The night before I arrange with Sir Hugh where to meet up for our next stretch along northing 438 . I’m sat waiting at New Hall whilst he is sat waiting at Cuddy Hill a mile and a half away, a misunderstanding compounded by the wrong mobile numbers. Red faces and ‘mea culpa’ all round. Once communications are re-established we drive to Singleton to start walking later than we had planned. By now there is a glimpse of sunshine.
Singleton is an interesting village with an old PO, several lodges and halls, picturesque cottages, a fire engine shed and a Parish Church. The estate was developed from 1853 onwards by the Miller family, wealthy cotton manufacturers working with the Horrocks family in Preston. The estate is now held in trust and appears well maintained. There are permissive paths through the estate but we lack the maps to use them.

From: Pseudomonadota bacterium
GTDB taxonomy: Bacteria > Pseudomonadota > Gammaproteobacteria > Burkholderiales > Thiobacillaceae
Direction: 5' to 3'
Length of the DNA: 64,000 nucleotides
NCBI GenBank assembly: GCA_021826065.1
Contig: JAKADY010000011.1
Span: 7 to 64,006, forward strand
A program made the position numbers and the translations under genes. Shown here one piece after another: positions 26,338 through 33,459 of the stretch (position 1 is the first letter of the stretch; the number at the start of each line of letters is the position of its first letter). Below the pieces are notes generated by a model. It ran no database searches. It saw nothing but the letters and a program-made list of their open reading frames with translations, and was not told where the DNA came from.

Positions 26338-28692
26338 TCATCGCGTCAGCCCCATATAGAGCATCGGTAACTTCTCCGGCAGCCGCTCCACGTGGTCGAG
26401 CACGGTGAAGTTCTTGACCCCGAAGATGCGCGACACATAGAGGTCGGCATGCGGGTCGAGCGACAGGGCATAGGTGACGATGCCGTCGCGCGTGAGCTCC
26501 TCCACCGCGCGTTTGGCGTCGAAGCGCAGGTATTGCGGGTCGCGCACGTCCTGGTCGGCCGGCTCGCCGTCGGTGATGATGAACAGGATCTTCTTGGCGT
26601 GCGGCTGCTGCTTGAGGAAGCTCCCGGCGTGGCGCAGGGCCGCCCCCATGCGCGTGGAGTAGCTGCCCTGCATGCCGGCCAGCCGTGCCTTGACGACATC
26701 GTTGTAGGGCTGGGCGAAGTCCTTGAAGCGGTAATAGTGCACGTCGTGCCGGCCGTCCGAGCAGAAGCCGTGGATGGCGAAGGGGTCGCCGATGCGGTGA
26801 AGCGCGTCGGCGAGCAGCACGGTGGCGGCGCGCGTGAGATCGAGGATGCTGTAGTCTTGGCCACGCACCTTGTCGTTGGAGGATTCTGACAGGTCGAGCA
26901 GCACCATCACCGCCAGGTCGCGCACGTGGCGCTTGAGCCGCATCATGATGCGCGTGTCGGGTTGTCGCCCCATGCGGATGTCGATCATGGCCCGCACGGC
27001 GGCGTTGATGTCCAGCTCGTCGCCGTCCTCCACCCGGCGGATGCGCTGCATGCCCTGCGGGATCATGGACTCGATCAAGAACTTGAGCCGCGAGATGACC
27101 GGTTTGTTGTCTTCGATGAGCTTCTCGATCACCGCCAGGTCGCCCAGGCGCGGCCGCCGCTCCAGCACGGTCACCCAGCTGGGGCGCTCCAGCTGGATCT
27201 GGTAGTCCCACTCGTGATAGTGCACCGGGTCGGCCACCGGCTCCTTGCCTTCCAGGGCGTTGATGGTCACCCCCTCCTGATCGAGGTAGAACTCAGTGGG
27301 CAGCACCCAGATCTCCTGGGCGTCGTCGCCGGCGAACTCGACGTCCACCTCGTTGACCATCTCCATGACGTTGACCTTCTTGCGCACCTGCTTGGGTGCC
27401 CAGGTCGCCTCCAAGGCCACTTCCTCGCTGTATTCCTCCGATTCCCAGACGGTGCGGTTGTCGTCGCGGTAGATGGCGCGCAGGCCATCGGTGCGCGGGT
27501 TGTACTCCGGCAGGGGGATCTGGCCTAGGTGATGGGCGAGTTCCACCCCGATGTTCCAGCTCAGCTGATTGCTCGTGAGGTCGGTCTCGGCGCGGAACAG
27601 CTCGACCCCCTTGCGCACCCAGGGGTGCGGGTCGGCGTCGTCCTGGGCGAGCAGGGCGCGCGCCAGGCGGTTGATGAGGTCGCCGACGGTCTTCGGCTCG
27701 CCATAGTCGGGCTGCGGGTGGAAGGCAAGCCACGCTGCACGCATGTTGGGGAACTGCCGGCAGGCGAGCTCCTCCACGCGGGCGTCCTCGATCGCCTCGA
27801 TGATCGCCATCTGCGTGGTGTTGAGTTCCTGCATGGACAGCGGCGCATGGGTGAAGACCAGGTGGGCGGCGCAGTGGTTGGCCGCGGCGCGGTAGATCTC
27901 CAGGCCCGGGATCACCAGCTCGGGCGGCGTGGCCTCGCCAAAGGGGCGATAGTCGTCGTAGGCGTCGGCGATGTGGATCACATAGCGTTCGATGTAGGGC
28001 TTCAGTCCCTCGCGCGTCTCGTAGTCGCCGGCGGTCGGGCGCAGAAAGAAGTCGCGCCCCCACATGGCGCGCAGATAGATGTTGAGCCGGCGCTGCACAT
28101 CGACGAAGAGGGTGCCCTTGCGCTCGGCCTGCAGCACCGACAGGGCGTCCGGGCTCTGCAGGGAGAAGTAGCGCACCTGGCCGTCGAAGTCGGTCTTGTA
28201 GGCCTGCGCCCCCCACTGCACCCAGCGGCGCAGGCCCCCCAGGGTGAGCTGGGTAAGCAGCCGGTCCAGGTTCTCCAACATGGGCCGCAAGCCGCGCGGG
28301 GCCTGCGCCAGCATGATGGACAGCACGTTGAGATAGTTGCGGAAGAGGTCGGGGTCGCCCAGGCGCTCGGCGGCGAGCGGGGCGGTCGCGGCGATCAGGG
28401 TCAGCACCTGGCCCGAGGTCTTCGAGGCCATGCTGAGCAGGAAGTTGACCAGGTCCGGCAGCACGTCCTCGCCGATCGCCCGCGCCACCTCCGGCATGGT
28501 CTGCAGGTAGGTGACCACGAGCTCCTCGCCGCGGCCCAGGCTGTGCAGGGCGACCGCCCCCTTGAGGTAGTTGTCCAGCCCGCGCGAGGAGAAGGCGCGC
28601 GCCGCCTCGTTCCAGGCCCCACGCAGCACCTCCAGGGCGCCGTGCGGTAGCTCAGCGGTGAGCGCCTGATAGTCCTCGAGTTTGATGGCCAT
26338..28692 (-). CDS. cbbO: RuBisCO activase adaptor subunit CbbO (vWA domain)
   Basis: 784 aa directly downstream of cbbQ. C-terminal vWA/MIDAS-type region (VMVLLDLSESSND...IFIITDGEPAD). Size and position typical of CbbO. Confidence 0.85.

At Singleton Hall’s South Lodge the original gates bear the initials of Thomas Horrocks Miller and on the gate posts ‘Demi Wolves’ taken from the Miller coat of arms.
The timber-framed fire engine house is nearby, it has decorated plastered walls and a louvred bell tower. The engine was horse-drawn and before a fire could be attended the horse had to be rounded up in the adjacent field.
Estate cottages lined the lane and worshippers were leaving the church as we passed.
The farms we passed were a mixture of traditional working and modernised for rich commuters. The strangest was an old thatched cottage with a very modern residence built within yards of it. Strange, who would want to do that?
Inskip is known for RNAS Inskip, a former forces base and airfield. It is now used as a military high-frequency radio transmitting station and the antennae can be seen for miles in this flat landscape.
Maybe you would be advised to read Sir Hugh’s account of the day. http://conradwalks.blogspot.com/